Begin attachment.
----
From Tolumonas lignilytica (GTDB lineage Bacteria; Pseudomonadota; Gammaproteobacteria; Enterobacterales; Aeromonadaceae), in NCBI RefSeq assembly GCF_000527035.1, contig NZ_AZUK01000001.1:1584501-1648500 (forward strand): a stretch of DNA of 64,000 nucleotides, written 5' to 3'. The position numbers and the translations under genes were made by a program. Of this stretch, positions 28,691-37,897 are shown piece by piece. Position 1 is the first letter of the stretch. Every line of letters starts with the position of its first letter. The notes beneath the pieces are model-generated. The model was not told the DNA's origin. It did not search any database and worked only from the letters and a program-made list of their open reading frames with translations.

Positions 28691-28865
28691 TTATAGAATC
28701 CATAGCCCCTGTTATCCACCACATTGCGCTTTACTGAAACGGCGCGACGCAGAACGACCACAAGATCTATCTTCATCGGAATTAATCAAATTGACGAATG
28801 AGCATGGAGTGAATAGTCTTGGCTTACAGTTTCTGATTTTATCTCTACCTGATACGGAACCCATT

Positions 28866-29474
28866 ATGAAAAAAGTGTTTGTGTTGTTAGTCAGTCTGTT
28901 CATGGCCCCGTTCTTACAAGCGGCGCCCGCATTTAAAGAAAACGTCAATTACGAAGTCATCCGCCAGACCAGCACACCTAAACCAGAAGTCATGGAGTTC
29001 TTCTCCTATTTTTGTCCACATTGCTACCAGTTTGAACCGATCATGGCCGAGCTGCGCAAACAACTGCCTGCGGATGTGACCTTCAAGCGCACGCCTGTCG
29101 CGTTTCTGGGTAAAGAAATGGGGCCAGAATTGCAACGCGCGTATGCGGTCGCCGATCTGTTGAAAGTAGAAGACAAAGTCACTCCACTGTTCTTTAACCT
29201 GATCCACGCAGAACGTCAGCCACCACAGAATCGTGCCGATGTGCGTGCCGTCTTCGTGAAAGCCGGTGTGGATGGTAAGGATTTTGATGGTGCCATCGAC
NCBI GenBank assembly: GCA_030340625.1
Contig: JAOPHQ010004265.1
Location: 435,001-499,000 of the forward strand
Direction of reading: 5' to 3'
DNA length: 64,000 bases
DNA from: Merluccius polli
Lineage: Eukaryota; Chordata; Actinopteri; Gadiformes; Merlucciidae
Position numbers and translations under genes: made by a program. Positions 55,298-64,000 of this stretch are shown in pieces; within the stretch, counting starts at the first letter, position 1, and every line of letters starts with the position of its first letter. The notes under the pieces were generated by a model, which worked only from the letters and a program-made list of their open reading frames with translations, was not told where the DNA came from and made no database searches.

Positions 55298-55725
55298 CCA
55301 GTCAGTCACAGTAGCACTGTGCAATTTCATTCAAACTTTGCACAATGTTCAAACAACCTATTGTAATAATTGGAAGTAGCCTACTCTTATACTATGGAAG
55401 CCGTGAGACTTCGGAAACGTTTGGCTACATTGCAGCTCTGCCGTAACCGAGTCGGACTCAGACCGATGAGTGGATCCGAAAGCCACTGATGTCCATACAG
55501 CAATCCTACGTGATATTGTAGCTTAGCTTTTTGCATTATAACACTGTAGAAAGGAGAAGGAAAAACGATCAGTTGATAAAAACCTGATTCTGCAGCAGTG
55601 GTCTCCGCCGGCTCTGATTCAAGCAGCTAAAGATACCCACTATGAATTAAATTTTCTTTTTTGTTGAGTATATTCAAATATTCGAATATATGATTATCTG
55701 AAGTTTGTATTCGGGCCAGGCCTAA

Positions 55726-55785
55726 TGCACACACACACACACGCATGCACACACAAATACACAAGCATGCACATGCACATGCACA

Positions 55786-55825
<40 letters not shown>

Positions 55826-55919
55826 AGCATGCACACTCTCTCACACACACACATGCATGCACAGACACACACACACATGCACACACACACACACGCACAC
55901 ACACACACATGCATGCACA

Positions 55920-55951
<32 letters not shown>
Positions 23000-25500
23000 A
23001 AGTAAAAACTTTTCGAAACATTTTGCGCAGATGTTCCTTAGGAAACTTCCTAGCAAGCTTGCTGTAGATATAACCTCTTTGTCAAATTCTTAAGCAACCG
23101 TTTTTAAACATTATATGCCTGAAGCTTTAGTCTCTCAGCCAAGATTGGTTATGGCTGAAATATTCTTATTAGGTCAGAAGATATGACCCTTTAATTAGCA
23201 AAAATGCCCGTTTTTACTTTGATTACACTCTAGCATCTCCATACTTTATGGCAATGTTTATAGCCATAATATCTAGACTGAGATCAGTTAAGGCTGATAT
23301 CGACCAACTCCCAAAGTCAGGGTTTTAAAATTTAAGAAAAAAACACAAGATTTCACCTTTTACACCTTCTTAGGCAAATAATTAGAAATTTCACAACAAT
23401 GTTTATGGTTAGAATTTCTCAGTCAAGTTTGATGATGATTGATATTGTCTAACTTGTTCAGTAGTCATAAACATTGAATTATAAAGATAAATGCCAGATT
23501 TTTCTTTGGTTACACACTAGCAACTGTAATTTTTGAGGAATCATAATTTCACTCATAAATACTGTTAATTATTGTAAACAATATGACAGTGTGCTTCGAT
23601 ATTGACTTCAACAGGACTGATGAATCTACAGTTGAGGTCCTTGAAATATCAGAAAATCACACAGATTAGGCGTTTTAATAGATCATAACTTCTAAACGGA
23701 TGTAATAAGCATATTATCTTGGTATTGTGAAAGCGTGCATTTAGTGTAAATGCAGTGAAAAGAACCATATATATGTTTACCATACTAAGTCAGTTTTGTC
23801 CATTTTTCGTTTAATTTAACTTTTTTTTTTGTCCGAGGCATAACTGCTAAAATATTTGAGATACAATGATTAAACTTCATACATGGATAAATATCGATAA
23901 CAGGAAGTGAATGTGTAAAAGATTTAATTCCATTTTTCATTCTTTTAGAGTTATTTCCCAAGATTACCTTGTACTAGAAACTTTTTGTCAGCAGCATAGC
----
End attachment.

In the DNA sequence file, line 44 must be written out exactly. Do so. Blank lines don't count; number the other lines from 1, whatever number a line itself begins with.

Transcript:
23601 ATTGACTTCAACAGGACTGATGAATCTACAGTTGAGGTCCTTGAAATATCAGAAAATCACACAGATTAGGCGTTTTAATAGATCATAACTTCTAAACGGA